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Christopher Webster [Celluloid 03.25.08] movie review horror



Year: 2006
Director: Simon Rumley
Writers: Simon Rumley
IMDB: link
Trailer: link
Amazon: link
Review by: agentorange
Rating: 8.5 out of 10

Simon Rumley’s The Living and the Dead was scarier and harder for me to watch than any horror film I’ve ever seen. A frank and often gut wrenching exploration of mental illness and the frailties of the human spirit, it is all shown through the unflinching eye of kitchen sink realism (something the Brits do better than anyone) which manages to up the film’s squirm factor by 10 and fill the mind with anxiety like you wouldn’t think possible. But is The Living and The Dead really a “horror” film as the marketing would have you believe? Well, not in the strictest sense no. With none of the usual manipulations of style or storytelling we’ve become accustomed to in the genre I’d say the film is much more of a dysfunctional family drama; but terrifying none the less. “Terror by good intentions” indeed.






The story is as follows: The Brocklebank family lives within the skeletal remains of Longleigh House, a once beautiful royal manor that now lies derelict due to years of neglect and the continual fading of the British Royal class. Mrs. Brocklebank is ill and is often tended to by her husband as well as a nurse from London. But when their son, the mentally challenged and delusional James, finds himself alone for a day he decides he's capable of looking after his mother by himself. Desperate to make his father proud and his mother well again, James inadvertently terrorizes the people he loves the most by doing what he thinks is right.





As previously stated, the film's style is unflinching to the point where I'd say the only thing more shocking than the subject matter of the film is how well it's been made. The acting is amazing across the board, with Leo Bill (who the ladies may remember as John Warren from Becoming Jane) turning in one of the best performances of the last couple of years as The Brocklebank's handicapped son. And personally I usually hate the characterization of mentally challenged people in films, but every action of Bill's performance runs the gamut from hysterical to nuanced so that it becomes frighteningly real.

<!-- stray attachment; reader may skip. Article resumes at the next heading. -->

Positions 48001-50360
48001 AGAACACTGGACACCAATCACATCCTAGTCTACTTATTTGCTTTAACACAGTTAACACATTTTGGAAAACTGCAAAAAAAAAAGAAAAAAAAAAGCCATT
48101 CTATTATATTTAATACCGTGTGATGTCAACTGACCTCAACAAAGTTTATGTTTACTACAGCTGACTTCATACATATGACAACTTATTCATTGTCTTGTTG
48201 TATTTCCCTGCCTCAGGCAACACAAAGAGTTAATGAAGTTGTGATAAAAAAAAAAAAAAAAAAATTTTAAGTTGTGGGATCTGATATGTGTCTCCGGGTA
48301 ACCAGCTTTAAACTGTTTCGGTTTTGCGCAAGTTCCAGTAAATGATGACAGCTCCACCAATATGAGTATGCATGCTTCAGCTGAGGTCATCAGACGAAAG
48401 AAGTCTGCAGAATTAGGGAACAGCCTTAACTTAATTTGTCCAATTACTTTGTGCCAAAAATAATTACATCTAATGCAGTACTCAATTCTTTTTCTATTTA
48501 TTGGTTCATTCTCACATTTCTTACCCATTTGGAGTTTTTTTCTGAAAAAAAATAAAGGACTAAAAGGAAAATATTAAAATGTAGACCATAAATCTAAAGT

But I also think that Rumley's done something else with The Living and the Dead that's been missed by many critics and viewers. The film is also (and all you Brits out there please feel free to chime in on this one) very much a treatise on the decline in contemporary relevance of the British Royal class. The characters seem strangely dislocated and forgotten, as if the Brockleback's are fighting to hold onto their family dignity in the face of a dying bloodline. But this isn't anything I thought of until after watching the film. It certainly isn't presented overtly.





I can see why this film has received the praise it has over the past year. It's a pretty amazing and visceral experience that never lets up the tension for a minute. However it is also a film that's not for the faint of stomach, and certainly not a rollicking good time at the movies.





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kateh (9 years ago) Reply

It's about time that I find a review for this movie. I was searching for one because I wanted to know if anyone felt the same as I did about this movie. You did a wonderful job summing up my thoughts.

It truly was a unique piece all in its self...


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